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One poetic technique that poets I admire often use to create a remarkable “stop-time” effect is what I’m calling, perhaps too obviously, the “braiding of time.” These poems braid — interweaving in close proximity — lyrical, narrative, reflective, recollective, and speculative threads in order to weave together a more complex and resilient lyric meditation, one that becomes a more powerful, variegated, and dramatic experience for the reader. We will look at poems by Philip Levine and Larry Levis, and discuss ways to bring this braiding to your own poems.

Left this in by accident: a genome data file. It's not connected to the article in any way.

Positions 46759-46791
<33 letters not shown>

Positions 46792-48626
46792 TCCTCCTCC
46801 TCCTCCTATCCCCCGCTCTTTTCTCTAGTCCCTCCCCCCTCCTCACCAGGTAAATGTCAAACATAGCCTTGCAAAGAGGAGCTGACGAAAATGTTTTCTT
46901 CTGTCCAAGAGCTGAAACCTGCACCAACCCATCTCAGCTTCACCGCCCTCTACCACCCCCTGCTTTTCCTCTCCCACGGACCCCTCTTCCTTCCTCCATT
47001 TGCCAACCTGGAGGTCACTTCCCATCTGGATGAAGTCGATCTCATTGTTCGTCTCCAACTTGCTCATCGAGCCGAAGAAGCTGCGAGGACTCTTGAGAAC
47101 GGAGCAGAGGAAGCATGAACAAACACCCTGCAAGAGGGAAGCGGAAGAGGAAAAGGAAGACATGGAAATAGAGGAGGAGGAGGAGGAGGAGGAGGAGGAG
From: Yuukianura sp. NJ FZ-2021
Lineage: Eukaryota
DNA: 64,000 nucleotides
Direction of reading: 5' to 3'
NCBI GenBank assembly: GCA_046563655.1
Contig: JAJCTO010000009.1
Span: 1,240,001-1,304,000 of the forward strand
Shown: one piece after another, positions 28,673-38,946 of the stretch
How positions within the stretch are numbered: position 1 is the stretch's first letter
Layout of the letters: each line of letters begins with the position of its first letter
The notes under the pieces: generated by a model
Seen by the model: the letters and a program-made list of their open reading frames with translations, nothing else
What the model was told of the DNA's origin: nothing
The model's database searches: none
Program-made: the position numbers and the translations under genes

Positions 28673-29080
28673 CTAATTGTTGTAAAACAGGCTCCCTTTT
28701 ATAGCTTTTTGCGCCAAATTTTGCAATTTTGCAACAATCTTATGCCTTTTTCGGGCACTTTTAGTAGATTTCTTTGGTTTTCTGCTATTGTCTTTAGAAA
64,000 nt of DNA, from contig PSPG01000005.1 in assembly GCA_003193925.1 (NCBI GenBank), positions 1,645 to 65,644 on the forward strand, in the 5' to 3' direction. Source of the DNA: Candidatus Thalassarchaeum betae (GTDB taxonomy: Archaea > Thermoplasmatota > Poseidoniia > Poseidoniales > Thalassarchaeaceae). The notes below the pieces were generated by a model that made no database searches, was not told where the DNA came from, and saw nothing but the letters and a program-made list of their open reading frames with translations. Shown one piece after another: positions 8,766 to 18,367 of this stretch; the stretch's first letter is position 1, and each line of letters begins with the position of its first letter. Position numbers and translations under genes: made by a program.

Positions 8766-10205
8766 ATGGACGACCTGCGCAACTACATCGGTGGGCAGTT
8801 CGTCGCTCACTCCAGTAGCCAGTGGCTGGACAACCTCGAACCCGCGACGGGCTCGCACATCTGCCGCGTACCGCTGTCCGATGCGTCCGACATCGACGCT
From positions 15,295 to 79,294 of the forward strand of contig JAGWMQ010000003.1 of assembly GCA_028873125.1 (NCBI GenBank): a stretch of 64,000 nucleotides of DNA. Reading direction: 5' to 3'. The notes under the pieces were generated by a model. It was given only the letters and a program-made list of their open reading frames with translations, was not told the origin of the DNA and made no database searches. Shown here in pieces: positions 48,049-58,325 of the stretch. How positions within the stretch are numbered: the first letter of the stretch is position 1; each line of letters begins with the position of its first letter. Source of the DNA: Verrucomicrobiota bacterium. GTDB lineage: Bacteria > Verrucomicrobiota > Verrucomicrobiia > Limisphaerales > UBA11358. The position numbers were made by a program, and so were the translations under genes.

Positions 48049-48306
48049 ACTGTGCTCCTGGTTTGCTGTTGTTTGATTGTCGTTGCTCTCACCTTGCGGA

David St. John is the author of ten collections of poetry (including Study for the World’s Body, nominated for The National Book Award), most recently, The Auroras. He is also the co-editor of American Hybrid: A Norton Anthology of New Poetry. He teaches in the Ph. D Program in Literature and Creative Writing at The University of Southern California and lives in Venice Beach.